Bush Should Fight Harder For Judicial Nominees, Conservative Argues
(CNSNews.com) - Federal court rulings this week that declared "virtual" or computer generated child pornography legal and upheld Oregon's physician assisted suicide law, have triggered another call for the Senate to confirm more conservative judges.
Many of President Bush's judicial nominations remain bottled up in the Democrat-led Senate Judiciary Committee.
Tuesday, the U.S. Supreme Court ruled that virtual child pornography was legal. A day later, U.S. District Court Judge Robert Jones in Portland, Ore., ruled that the state's assisted suicide law would stay in place, despite the efforts of U.S. Attorney General John Ashcroft to overturn the statute.
"The issue is whether the people or the judges will run the country and define the culture," said Thomas Jipping, who directs the judicial appointments project at Concerned Women for America.
"For many, many years, the far left has wanted to hijack the courts because that's the only way they can impose their political and cultural agenda on a country that doesn't want it. That's what this battle is all about and these recent decisions should tell the Bush administration that the president has to lead the fight for these nominees," said Jipping.
Jipping thinks the president and members of his administration have "got to strategize with the Senate, they've got to strategize with the grass roots advocacy groups and the president has to provide public, sustained leadership in order to push for the confirmation of his nominees."
The American Conservative Union accused both Senate Democratic Leader Tom Daschle (D-S.D.) and Senate Judiciary Committee Chairman Patrick Leahy (D-Vt.) of continuing to prevent the president's nominees from receiving a fair hearing.
"The Left's strategy is the application of a 'liberal litmus test' to the president's judicial nominees. For those nominees who fail their litmus test, the extreme left groups engage in the politics of character assassination by misstating and distorting the nominees' record. Their message is clear: 'No Conservatives Need Apply'," said ACU Chairman David Keene.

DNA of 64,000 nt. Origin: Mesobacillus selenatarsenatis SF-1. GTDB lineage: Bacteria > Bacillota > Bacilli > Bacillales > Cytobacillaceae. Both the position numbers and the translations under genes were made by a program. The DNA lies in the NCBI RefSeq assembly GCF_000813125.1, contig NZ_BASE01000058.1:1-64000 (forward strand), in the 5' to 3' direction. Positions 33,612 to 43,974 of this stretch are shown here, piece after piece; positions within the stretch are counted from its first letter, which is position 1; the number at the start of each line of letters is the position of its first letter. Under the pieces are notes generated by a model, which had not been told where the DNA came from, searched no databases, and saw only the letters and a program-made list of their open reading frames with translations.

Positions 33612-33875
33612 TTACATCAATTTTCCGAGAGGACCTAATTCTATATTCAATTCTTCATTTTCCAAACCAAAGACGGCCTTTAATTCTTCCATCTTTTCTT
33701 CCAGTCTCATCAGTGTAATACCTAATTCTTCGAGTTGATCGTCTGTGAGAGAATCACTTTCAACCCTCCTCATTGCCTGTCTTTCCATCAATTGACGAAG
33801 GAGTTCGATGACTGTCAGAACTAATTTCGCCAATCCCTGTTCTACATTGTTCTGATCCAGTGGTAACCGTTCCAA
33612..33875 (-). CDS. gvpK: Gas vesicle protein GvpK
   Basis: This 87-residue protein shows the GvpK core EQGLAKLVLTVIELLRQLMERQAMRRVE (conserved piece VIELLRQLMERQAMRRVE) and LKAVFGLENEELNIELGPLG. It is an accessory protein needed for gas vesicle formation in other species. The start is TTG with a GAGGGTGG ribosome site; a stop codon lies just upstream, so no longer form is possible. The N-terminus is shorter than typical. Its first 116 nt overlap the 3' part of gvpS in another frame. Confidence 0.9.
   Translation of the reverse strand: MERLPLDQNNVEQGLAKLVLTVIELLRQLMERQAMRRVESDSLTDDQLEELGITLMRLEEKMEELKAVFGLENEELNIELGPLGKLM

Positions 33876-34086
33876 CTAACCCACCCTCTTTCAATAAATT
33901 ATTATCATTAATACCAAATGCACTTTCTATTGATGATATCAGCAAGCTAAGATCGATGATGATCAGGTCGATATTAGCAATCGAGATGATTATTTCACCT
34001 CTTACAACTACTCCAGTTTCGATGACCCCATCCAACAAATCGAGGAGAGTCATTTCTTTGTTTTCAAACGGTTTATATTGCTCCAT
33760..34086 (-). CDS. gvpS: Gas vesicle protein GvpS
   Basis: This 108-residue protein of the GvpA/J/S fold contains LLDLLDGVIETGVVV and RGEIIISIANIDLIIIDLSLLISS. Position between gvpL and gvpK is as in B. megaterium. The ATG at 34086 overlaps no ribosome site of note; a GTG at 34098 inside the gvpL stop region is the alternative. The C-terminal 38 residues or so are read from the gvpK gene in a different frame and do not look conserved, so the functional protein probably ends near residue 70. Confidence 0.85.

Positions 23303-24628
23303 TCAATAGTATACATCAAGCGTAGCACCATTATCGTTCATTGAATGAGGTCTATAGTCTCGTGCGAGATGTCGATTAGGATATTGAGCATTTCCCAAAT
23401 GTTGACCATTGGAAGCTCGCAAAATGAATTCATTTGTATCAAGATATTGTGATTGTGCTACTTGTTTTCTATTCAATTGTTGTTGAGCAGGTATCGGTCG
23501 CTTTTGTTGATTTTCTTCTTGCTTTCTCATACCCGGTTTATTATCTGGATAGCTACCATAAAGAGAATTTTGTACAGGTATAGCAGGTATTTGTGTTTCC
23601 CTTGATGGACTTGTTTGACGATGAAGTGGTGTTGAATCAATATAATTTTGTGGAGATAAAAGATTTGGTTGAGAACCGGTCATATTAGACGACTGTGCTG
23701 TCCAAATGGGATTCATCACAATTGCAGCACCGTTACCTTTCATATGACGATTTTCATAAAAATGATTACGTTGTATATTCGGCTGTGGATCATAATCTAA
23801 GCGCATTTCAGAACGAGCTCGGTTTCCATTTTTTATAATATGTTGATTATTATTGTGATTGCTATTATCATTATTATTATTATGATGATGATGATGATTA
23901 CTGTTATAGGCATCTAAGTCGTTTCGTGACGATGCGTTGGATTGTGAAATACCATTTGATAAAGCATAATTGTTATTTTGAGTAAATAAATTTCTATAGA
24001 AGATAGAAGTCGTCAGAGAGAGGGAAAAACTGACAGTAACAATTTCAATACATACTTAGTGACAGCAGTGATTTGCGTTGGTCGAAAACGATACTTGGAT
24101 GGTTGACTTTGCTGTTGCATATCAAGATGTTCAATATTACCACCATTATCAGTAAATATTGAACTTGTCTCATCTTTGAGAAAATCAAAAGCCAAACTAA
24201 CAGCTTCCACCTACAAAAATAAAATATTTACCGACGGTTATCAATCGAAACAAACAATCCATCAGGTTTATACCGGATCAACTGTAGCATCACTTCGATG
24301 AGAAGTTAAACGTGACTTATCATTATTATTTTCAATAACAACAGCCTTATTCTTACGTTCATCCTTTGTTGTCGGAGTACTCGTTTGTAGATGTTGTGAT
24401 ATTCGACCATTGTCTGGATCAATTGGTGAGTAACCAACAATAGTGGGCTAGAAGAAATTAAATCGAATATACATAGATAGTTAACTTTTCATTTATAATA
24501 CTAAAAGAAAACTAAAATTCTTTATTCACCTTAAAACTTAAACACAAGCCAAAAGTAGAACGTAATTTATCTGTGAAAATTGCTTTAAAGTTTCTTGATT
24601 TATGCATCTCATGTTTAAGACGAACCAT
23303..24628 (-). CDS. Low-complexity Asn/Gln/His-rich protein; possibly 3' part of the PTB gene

"To disregard qualified individuals, solely because they fail a litmus test established by extreme left-wing organizations, is an abhorrent abuse of power," Keene added.
Leahy, in a recent statement, said the Senate Judiciary Committee and the full Senate have confirmed Bush's judicial nominees at a faster pace than the Senate processed Clinton nominees
"In the last nine months, we have already confirmed 40, which is more than full year totals in 1996, 1997, 1999 and 2000 when the Senate and committee were under Republican leadership," Leahy said. "I am proud of the way we have considered nominees fairly and expeditiously and the way we have ... [reported] ... so many qualified, non-ideological consensus nominees to the Senate.
"We also have included a number of controversial nominees in our hearings. Controversial nominations take more time and effort. The constitutional responsibility to advise and consent to the president's selection of lifetime tenured judicial nominees should not be devalued to advise and rubber stamp," Leahy said.
At his weekly Capitol Hill news conference Thursday, Daschle said the Judiciary Committee is doing a good job on the Bush nominations.
"We're going to be reporting out additional district and circuit judges again this week. So we're moving right along. I think we're actually now going to break the Bush record, the first Bush administration's record in the first year, by what we do this week. So, we will then have broken the records of Reagan, Bush, and Clinton with regard to the number of judges confirmed this year," Daschle said.
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